South Dakota’s capital city is about midway through the construction process for a new membrane drinking water treatment facility (DWTF) that will remove minerals that are hard on plumbing fixtures. The City of Pierre currently draws its water supply from 11 groundwater wells, treats the water at each well site, and then distributes it to customers. The water supply meets all State and Federal drinking water standards, but the treated water from wells fed by the Missouri Aquifer contains elevated concentrations of manganese, which forms dark brown or black staining when oxidized and can impart a metallic taste to tap water.
The project came about after a 2017 Comprehensive Water System Study conducted by AE2S. The study was undertaken in response to survey results that indicated Pierre residents had concerns about their water supply, including discoloration, flavor, water softening costs, and corrosion to faucets and fixtures.
Voters were given the opportunity to decide if the City of Pierre would build a $37.5 million DWTF with capacity for population growth. Residents overwhelmingly voted in June 2018 to approve the new drinking water treatment facility, with 73% voting yes, even though it meant raising their water utility rates by about $1 per day.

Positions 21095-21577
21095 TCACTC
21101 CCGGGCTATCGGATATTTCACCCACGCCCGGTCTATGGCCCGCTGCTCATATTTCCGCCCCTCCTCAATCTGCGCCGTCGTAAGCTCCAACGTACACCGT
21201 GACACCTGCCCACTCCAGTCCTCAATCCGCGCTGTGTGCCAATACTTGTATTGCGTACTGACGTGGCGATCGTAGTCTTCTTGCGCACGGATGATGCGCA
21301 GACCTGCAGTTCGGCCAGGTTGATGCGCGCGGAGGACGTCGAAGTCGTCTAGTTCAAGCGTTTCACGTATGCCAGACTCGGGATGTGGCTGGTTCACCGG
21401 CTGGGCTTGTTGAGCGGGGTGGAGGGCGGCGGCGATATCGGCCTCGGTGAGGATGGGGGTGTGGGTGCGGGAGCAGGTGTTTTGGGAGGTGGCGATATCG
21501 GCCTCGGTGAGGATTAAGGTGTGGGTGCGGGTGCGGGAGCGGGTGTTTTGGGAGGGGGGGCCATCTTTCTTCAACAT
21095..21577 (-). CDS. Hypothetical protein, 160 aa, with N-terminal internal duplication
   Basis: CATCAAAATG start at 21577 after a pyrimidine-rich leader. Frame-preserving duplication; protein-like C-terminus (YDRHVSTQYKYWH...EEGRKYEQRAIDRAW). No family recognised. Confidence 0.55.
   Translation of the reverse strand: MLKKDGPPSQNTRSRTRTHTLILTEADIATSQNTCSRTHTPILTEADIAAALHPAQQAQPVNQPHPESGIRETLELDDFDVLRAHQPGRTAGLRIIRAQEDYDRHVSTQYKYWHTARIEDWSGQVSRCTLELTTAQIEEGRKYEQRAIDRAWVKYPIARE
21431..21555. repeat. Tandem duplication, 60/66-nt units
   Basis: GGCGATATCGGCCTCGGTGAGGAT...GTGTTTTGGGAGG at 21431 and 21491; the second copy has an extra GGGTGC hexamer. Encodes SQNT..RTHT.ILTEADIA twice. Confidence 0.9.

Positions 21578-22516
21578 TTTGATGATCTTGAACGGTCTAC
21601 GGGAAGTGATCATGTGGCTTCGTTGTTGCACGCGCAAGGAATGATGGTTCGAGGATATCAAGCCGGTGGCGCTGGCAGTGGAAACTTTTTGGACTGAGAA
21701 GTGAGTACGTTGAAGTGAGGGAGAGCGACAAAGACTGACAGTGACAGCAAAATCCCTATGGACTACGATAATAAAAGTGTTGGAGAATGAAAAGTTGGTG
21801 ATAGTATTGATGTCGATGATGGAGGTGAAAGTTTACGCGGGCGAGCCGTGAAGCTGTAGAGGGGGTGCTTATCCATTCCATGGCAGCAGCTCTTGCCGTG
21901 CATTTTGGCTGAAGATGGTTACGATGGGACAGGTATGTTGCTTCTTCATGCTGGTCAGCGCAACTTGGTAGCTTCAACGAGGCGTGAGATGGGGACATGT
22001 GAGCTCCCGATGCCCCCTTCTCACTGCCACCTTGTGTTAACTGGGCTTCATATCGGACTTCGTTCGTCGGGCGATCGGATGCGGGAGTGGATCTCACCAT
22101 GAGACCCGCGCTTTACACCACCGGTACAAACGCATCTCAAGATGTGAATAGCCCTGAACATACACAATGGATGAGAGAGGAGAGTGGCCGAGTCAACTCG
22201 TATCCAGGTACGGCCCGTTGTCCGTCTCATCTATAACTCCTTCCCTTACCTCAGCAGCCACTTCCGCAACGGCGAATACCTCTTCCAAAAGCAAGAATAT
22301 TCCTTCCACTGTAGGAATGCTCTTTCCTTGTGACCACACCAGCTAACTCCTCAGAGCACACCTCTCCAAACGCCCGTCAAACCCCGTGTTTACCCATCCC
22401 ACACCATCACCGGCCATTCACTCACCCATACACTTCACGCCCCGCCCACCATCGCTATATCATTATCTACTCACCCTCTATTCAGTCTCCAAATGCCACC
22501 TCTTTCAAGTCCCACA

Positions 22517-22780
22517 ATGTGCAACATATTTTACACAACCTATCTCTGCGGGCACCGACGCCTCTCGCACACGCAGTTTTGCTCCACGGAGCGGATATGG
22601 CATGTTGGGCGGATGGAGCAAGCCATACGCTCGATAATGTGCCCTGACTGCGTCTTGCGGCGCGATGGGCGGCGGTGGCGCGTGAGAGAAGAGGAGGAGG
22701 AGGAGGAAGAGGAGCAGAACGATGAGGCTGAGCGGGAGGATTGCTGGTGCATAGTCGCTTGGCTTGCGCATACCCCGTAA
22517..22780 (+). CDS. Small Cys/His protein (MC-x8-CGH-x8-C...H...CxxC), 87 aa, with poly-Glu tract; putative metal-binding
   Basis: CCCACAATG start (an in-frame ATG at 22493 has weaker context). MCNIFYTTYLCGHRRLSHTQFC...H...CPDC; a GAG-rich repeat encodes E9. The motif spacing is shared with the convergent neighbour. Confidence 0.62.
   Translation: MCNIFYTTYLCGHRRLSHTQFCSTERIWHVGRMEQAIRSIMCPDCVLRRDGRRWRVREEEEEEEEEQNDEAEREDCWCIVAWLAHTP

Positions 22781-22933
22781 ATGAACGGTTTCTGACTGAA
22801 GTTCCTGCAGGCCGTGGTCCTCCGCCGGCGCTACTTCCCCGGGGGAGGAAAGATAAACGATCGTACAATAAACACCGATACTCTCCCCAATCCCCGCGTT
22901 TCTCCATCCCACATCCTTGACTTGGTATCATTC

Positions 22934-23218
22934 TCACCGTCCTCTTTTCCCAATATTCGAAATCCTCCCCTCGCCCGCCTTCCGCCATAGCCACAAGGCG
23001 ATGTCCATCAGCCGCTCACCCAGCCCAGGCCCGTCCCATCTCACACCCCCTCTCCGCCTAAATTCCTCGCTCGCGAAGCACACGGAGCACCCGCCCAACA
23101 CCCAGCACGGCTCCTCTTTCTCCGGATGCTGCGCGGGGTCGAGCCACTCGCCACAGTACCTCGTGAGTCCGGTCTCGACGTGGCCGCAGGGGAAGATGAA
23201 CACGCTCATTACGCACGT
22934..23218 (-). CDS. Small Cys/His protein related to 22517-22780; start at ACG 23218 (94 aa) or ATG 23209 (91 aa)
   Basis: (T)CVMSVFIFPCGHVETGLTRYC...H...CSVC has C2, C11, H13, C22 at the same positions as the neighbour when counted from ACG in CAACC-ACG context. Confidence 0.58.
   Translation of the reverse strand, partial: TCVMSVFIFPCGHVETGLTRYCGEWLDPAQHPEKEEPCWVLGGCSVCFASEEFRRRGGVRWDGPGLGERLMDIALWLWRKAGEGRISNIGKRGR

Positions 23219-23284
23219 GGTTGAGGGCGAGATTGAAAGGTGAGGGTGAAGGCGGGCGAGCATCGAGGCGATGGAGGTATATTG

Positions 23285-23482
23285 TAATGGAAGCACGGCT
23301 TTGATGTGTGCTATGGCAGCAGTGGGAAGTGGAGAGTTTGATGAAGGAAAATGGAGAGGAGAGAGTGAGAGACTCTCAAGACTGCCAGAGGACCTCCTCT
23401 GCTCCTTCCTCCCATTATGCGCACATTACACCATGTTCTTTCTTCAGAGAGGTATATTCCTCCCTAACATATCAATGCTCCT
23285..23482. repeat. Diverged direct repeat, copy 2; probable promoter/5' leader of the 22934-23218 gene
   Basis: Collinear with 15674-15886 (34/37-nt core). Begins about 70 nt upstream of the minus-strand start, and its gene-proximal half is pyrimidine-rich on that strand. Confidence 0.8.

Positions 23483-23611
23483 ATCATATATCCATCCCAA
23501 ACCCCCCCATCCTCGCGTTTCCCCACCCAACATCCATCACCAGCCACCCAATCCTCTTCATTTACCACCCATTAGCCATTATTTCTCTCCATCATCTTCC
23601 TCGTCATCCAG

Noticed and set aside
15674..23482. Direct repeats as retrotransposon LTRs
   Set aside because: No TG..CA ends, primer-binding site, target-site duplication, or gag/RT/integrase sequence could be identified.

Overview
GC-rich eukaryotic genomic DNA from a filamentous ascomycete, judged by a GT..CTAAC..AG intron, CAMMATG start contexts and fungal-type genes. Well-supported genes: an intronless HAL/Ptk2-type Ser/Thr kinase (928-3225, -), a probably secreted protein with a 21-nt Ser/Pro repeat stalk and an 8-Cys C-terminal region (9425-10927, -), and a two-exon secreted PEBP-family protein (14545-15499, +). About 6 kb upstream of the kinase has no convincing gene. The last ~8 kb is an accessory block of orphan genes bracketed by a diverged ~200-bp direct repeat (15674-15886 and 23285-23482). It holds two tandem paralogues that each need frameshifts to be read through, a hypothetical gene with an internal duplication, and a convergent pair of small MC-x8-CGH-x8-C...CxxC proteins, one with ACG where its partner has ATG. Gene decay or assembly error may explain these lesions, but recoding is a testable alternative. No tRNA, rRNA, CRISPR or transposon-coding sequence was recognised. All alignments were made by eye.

“This is one of the biggest local investments – if not the biggest investment – since Pierre was established back in 1880,” says Pierre Mayor Steve Harding. “This is going to set up the community for decades to come. We’re seeing history being made.”
Construction on the new facility began in August 2020. “It’s very rewarding to be out here. You get to see something go from the plans to actual construction, knowing you’re making a huge difference for a community,” says Alan Tellefson, AE2S EIT.
Some of the most exciting days on the construction site occurred in March 2021, when divers from J.F Brennan Company, Inc. braved the icy water temperatures to place piles and support structures for the 720-foot intake pipe. The 24-inch pipe connects to the intake screen, which is constructed of a material that helps mitigate zebra mussels. Crews carefully bored the raw water pipe nearly 30 feet underground to connect with the new concrete intake caisson near the riverbank.
When it’s completed, the new membrane DWTF combined with the new source water from the Missouri River will eliminate the discoloration caused by the current groundwater source, provide 30% softer water, and create a sustainable water supply with overall better water quality for residents to enjoy. The new membrane DWTF is designed with a capacity of 8.8 million gallons per day (MGD).
In addition to completing the Comprehensive Water System Study and the membrane pilot testing, AE2S designed the Pierre Membrane DWTF as a Construction Manager at Risk (CMAR) project. PKG Contracting, Inc. and Scull Construction Services Inc. have a CMAR agreement with the City of Pierre. The new membrane DWTF is scheduled to distribute water to residents in the fall of 2022.
Check out this video about the project!